There is so much more to yoga than the physical practice (asana), but this is how most people come to their practice and in particular at this time of year there’s a lot of budding new students out there. I remember stepping into my first yoga class almost ten years ago and feeling a little out of place, like I didn’t know what was happening and apprehensive as to what was going to happen next. It can be scary starting something new. So I thought I’d pop some of the most common fears and questions about starting a practice down here as a little guide to getting your yoga practice started.
I’m really not flexible at all
Don’t worry, yoga is truly for everybody, whatever you may see portrayed in the media and on Instagram. Most practitioners and teachers will tell you they started with very little flexibility and have had years of working on it as part of their practice. Being overly flexible can actually have it’s disadvantages in the practice anyway as without the strength to hold postures hyper extension in the joints can cause discomfort and problems
I have a few health issues, can I still practice yoga?
Of course you can, most postures can be amended or substituted for others, if they can’t or on the off chance it would be counter productive to practice your teacher will let you know. It is important that you let your teacher know of anything before you start practicing so they know and can assist you though
What if I fall over or can’t do some of the postures?
Don’t worry about it, I fall over all the time in balances and there’s plenty of postures I can’t do. But it doesn’t matter, the beauty of yoga is that it is an ongoing practice. You continue to grow and evolve your body and your practice and we never stop being students
Can I do yoga as a man?
Although our western image of yoga is dominated by women, the traditional practice started in India as a way for male spiritual devotees to ready their body for meditation and still in India it is a male dominated world. There is nothing stopping a man doing yoga here, in fact often male anatomy is more suited to postures than female!
What are the benefits?
There are a myriad of benefits to yoga some of which are strengthening and toning the body, calming the mind, improving cardio and circulatory health, helping to lessen neck and back pain and helping to prevent cartilage and joint breakdown
I’m pregnant, can I join a regular yoga class?
This is entirely down to the yoga teacher themselves. Practicing is often not recommended during the first trimester, particularly if you are new to yoga and after that it is important that the student listens to their body and takes responsibility for it. After the first trimester most classes can be altered for a pregnant student but the teacher needs to know how the pregnancy is progressing and you’ll have to dial back on your jumping to chaturanga and inversions! Pregnancy yoga is also a lovely practice geared totally towards the changing body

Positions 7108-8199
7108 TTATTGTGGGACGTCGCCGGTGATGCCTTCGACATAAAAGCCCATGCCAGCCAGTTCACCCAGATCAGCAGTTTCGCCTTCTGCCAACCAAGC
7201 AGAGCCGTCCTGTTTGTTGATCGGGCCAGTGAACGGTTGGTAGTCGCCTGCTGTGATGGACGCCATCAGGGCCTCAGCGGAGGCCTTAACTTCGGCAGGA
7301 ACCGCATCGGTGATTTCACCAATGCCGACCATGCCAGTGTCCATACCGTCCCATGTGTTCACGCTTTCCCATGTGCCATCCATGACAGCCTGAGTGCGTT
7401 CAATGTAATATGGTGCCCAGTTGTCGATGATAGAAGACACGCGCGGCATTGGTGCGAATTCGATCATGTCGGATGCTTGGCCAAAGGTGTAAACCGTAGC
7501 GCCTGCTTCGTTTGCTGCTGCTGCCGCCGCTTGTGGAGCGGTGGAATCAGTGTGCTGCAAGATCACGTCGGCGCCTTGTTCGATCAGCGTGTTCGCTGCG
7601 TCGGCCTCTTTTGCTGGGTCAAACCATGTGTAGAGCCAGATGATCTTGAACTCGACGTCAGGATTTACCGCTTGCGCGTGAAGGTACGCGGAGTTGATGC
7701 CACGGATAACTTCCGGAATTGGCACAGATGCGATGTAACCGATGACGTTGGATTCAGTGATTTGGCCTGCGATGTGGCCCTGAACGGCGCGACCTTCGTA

What should I wear?
Something you’re comfortable in. There’s a possibility you’ll work up a bit of a sweat depending on the class structure so something comfortable to exercise in. This can be loose or tight, bought for yoga or not. What ever you are comfortable practicing in
Socks, trainers or bare feet?
Bare feet all the way. Some people like to practice in special pilates style socks with grip on the bottom but personally there’s nothing better than grounding down through your bare feet
What should I do before a class?
Try and not eat for two hours before the class so you’re not moving on a full stomach. Check the start time so you arrive 5-10 minutes early, then you won’t come in late and you can have a chat with your teacher first if needed. Think of anything physically it would be useful for your teacher to know about your body
What will happen in a class?
This answer will obviously not be accurate for all classes you may come across but most classes labelled just ‘yoga’ at gyms, village halls and studios will be a hatha or vinyasa mixture, combining movement of varying speeds with breathwork, holds of postures, stretching and a relaxation at the end
I’ve heard about adjustments, what are these?
Adjustments are physical cues that a teacher may give you. Most teachers work mainly on verbal cues for alignment but sometimes a physical movement is used in order to guide a student into a better position. This should only be carried out with the students consent so if you are uncomfortable with this idea please let the teacher know
How about music, essential oils and incense?
The inclusion of music, essential oils and incense to a class is purely down to the teachers discretion but it can be a really nice way to set the mood for a class. It’s important to remember that not every teacher teaches in the same way so it might take a while for you to find a teacher you really gel with and that’s ok. If you are in a class using incense and oils though and you have a medical condition such as asthma or allergies please do ensure you let the teacher know
I hope that’s helped. If you have any more questions or worries before starting your yoga practice please do comment below and I’ll come back to you or if you’re in Oxfordshire or Kent and looking for someone to guide your yoga practice please contact me for classes and one to one opportunities